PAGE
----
Book of the Week, August 11th 2018

For about a hundred days between May and August our skies are blessed with the soaring acrobatics displays of swifts. They stay long enough to rear their chicks then head back south to Africa.

They are the fastest of birds in level flight and can reach speeds of over 100 kph – in fact they have to slow down to catch insects on the wing.  With chicks to feed a pair might catch over 100,000 insects in a day. Once they leave our shores they are continually airborne, sleeping, eating and even mating in flight.

Jonathan Pomroy is an artist who fell in love with swifts as a boy and who has been painting and drawing them all his life, as well as studying their habits and behaviour. This beautiful book is packed with sketches and paintings that capture the nature of these aerial gymnasts against the ever changing colour and moods of the sky.

Numbers of these wonderful birds are now declining and the species is amber-listed by the BTO thanks to a dramatic fall in breeding numbers. It is important for us all to understand the simple needs of these birds end ensure that we don’t remove their homes from our homes. Alongside the beautiful sketches and watercolours this book provides conservation tips and essential facts about the Swift.

Mascot Media Publications, paperback £20.00

Book of the Week, August 4th 2018

It is the summertime of 1983 and a young boy, holidaying with cousins on a farm outside Coggeshall, discovers a body beside the railway line. DI Nick Lowry is sent out from Colchester to investigate but discovers not one but two bodies. In the kitchen at Fox Farm lies famous academic and TV historian, Christopher Cliff, killed by a bullet from an antique shotgun.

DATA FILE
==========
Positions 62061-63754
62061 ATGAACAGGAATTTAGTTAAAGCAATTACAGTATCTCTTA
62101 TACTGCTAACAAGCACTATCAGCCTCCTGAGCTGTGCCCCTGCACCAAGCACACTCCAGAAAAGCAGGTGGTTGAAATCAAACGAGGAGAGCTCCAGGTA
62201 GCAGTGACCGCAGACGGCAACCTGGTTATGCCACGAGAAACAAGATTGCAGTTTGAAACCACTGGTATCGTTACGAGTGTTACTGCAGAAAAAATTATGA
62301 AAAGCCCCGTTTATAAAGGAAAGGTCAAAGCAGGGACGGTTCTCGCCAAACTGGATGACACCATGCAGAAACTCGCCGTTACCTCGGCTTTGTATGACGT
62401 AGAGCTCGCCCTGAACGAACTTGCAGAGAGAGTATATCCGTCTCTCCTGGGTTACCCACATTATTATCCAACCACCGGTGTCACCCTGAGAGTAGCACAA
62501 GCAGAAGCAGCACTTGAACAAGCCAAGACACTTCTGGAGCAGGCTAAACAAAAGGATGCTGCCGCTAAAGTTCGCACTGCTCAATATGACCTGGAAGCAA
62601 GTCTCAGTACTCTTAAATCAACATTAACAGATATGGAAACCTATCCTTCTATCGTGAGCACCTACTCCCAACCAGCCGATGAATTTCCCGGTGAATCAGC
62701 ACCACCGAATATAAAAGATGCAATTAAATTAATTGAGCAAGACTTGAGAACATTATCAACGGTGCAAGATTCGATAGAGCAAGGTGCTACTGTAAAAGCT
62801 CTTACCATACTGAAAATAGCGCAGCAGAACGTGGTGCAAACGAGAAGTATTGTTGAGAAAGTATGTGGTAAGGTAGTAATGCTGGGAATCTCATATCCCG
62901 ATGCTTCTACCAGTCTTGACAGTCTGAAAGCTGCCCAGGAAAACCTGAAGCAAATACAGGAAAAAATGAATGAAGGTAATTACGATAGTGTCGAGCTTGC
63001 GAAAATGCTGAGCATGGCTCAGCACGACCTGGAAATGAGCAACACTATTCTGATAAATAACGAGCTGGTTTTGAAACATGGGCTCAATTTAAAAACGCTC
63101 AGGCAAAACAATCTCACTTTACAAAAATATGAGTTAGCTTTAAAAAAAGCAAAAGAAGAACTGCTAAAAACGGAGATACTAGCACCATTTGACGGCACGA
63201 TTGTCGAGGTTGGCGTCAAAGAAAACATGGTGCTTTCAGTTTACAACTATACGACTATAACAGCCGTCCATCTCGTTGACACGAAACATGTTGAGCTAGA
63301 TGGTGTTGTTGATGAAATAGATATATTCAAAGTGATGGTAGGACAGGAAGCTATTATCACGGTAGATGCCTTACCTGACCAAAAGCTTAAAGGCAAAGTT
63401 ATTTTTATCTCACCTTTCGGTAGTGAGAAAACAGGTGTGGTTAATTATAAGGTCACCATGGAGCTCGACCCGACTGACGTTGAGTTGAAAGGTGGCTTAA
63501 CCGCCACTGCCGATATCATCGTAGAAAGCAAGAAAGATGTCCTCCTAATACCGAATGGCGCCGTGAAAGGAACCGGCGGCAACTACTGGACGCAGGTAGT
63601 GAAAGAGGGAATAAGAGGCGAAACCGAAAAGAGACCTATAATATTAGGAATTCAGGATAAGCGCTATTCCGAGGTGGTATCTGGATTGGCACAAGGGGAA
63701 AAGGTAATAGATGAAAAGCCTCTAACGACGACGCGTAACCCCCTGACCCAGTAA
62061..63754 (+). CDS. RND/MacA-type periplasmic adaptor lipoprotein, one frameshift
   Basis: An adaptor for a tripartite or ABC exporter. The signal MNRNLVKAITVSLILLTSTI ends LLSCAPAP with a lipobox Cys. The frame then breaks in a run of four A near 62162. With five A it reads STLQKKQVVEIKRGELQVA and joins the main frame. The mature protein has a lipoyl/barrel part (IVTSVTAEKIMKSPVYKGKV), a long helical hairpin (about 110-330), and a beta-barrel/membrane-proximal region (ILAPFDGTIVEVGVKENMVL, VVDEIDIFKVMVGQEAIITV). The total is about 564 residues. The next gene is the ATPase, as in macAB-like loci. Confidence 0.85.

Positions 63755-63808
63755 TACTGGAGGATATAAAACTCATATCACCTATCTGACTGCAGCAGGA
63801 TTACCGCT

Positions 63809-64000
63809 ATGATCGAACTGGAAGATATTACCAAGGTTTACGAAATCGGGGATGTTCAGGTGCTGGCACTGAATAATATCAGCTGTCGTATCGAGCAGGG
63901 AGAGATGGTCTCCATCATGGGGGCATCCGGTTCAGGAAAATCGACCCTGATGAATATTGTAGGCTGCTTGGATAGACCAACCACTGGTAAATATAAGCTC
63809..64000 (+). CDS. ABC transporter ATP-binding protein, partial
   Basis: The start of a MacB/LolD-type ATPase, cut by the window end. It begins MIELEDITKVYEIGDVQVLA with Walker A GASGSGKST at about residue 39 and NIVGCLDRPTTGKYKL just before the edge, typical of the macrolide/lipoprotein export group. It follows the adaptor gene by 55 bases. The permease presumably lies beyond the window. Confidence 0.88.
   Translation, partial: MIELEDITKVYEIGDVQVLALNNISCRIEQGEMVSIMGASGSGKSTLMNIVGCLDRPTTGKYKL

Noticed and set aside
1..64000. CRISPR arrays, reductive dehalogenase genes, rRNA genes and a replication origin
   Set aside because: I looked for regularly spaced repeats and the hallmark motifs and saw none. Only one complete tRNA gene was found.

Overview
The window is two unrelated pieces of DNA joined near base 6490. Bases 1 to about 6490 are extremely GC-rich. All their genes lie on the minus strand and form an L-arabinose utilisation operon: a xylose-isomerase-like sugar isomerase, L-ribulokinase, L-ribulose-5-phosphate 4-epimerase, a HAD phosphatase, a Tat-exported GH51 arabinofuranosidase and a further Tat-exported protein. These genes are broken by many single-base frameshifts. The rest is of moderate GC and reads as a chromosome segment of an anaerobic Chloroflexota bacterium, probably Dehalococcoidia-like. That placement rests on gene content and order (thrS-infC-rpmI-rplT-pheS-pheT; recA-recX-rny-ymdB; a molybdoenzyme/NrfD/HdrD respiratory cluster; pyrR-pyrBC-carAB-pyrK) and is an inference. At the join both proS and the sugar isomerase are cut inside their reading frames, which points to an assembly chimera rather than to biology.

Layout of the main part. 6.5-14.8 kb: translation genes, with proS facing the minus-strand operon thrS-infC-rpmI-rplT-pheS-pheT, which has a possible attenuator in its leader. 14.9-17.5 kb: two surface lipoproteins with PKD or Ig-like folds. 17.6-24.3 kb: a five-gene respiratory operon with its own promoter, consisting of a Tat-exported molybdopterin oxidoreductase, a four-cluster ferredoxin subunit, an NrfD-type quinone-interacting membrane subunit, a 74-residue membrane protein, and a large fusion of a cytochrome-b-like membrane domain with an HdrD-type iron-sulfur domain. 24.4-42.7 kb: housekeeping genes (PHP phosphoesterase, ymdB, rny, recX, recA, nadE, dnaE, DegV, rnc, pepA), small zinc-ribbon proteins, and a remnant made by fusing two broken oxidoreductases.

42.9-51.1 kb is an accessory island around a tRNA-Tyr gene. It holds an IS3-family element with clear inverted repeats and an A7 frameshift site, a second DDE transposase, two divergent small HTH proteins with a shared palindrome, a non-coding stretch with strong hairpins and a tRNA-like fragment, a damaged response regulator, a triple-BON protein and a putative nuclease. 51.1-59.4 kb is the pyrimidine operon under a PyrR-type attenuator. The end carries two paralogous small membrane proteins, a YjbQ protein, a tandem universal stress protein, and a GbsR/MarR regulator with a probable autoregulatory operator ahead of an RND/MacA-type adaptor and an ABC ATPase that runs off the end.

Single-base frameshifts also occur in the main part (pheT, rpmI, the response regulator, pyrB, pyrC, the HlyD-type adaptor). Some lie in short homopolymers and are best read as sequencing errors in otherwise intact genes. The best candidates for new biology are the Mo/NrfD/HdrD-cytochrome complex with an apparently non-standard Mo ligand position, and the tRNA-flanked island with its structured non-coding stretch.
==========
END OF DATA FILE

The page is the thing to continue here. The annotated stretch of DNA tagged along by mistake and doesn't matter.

The police investigation uncovers a dysfunctional family with some dark secrets, a shady antiques dealer and a dodgy property speculator. Everyone seems to have something to hide and when some apparently supernatural influences start to affect the case it seems that witchcraft might still be alive and well in Essex.

Without the CCTV footage, the sophisticated DNA testing and the mobile phone records of 21st century crime solving, it is good old-fashioned police work helped by gut instinct that Nick Lowry and his team must rely on to sift through the alibis and motives of a fascinating array of characters.  Add to this the wonderfully realised period detail of 1980’s rural Essex and here is a novel to delight local fans of crime fiction.

Quercus, hardback £14.99

Book of the Week, July 28th 2018

In 1584 Elizabeth I issued a charter containing a ‘grant to the town of Colchester for the erection of a Free Grammar School’. In practice this formalised the status of an already existing school – in fact there are documents confirming the existence of a school in Colchester dating back to 1206 and possibly earlier. It is likely that this was the forerunner of CRGS giving our grammar school a history stretching back nearly 900 years!

The influence of Old Colcestrians is considerable. From William Gilbert, physician to Elizabeth 1 and the ‘father of electricity and magnetism, to Admiral Ramsey who masterminded the evacuation of Dunkirk and the Normandy landings.

This thoroughly researched book examines the long history of CRGS and its links to the changing fortunes of Colchester across the centuries. And at 600 pages it is indeed a mighty tome.